I was nervous, beating myself up about what I had done, what would happen. At the end of the day I was called to his office, he had made me wait and I had spent that day talking to other employees, trying to understand where I had gone wrong. It had been a simple mistyped line of code which sent a massive print job out totally wrong. I learn how I should have done it and I fretted.

My boss asked me to step into his office, he asked me to sit down. “Do you know what you did?” I babbled, yes, I had been stupid, I had not double-checked or asked for advice when I was doing something I had not really understood. It was totally my fault. He paused. “Will you do that again?” Of course I told him I would not, I would always double check, ask for help and not try to be so clever when I was not!

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“Okay…”

That was it. I paused and asked, should I clear my desk. He smiled. “You have learnt a valuable lesson, I can be sure that you will never make a mistake like that again. Why would I want to get rid of an employee who knows that?”

I stayed with that company for many years, the way I was treated was a real object lesson in good management. Sadly, far too many poor managers exist out there.

The Complete Catalogue of Bad Managers

The Bully

My first boss fitted into the classic bully class. This is so often the ‘old school’ management by power style. I encountered this style again in the retail sector where one manager felt the only way to get the best from staff was to bawl and yell.

However, like so many bullies you will often find that this can be someone who either knows no better or is under stress and they are themselves running scared of the situation they have found themselves in.

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The Invisible Boss

This can either present itself as management from afar (usually the golf course or ‘important meetings) or just a boss who is too busy being important to deal with their staff.

It can feel refreshing as you will often have almost total freedom with your manager taking little or no interest in your activities, however you will soon find that you also lack the support that a good manager will provide. Without direction you may feel you are doing well just to find that you are not delivering against expectations you were not told about and suddenly it is all your fault.

The Micro Manager

The frustration of having a manager who feels the need to be involved in everything you do. The polar opposite to the Invisible Boss you will feel that there is no trust in your work as they will want to meddle in everything you do.

Dealing with the micro-manager can be difficult. Often their management style comes from their own insecurity. You can try confronting them, tell them that you can do your job however in many cases this will not succeed and can in fact make things worse.

The Over Promoted Boss

The Over promoted boss categorises someone who has no idea. They have found themselves in a management position through service, family or some corporate mystery. They are people who are not only highly unqualified to be managers they will generally be unable to do even your job.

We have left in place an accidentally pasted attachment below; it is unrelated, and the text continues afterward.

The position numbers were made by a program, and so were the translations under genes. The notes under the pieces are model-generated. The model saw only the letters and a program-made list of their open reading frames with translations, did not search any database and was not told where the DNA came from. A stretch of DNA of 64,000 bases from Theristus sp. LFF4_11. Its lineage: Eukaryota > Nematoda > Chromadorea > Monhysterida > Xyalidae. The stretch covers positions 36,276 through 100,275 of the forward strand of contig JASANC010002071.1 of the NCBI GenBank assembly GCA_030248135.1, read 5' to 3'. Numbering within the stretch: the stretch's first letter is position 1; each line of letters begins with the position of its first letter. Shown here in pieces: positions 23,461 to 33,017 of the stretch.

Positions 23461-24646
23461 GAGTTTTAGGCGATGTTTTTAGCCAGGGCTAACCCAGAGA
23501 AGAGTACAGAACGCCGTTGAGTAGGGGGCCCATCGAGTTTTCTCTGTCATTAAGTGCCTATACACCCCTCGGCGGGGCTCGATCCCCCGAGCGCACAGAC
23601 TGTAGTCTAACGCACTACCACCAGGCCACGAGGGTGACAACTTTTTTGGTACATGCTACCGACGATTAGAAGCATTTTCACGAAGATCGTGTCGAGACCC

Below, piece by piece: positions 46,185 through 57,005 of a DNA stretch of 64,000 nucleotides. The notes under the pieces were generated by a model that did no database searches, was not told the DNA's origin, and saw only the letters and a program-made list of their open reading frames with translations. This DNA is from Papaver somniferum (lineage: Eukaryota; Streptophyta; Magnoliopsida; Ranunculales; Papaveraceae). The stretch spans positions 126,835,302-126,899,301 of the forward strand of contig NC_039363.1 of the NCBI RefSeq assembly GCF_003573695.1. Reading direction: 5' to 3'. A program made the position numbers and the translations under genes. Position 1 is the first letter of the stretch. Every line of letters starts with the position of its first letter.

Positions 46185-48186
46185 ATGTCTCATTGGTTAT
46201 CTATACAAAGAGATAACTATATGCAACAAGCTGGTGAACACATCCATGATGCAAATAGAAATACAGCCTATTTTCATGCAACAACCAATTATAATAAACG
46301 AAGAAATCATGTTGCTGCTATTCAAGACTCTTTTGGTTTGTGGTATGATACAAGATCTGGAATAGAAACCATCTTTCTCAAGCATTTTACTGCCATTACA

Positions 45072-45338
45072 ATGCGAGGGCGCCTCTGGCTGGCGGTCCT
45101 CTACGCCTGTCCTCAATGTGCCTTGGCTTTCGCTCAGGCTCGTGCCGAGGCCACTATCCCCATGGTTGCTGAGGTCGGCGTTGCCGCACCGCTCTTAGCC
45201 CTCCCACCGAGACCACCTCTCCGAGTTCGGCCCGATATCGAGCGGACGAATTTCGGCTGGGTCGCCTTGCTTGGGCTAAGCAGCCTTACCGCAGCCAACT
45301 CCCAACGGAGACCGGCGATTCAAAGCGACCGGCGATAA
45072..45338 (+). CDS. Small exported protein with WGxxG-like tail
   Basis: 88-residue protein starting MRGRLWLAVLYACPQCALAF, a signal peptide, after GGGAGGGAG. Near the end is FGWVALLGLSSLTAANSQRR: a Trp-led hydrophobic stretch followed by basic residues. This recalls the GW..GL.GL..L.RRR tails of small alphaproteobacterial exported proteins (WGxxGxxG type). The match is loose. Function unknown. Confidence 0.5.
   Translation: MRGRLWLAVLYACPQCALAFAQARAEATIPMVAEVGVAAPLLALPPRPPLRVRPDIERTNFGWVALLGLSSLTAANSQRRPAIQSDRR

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You can find yourself persistently frustrated by the situation you are in, however it can seem impossible to get out without handing over your resignation.

The Credit Stealer

The credit stealer is the boss who will never publically acknowledge the work you do. You will put in the extra hours working on a project and you know that, in the ‘big meeting’ it will be your credit stealing boss who will take all of the credit!

Again it is demoralising, you see all of the credit for your labour being stolen and this can often lead to good employees looking for new careers.

3 Essential Ways to Work (Cope) with Bad Managers

Whatever type of bad boss you have there are certain things that you can do to ensure that you get the recognition and protection you require to not only remain sane but to also build your career.

1. Keep evidence

Whether it is incidents with the bully or examples of projects you have completed with the credit stealer you will always be well served to keep notes and supporting evidence for projects you are working on.

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Buy your own notebook and ensure that you are always making notes, it becomes a habit and a very useful one as you have a constant reminder as well as somewhere to explore ideas.

Importantly, if you do have to go to HR or stand-up for yourself you will have clear records! Also, don’t always trust that corporate servers or emails will always be available or not tampered with. Keep your own content.

2. Hold regular meetings

Ensure that you make time for regular meetings with your boss. This is especially useful for the over-promoted or the invisible boss to allow you to ‘manage upwards’. Take charge where you can to set your objectives and use these meetings to set clear objectives and document the status of your work.

3. Stand your ground, but be ready to jump…

Remember that you don’t have to put up with poor management. If you have issues you should face them with your boss, maybe they do not know that they are coming across in a bad way.

However, be ready to recognise if the situation is not going to change. If that is the case, keep your head down and get working on polishing your CV! If it isn’t working, there will be something better out there for you!

Good luck!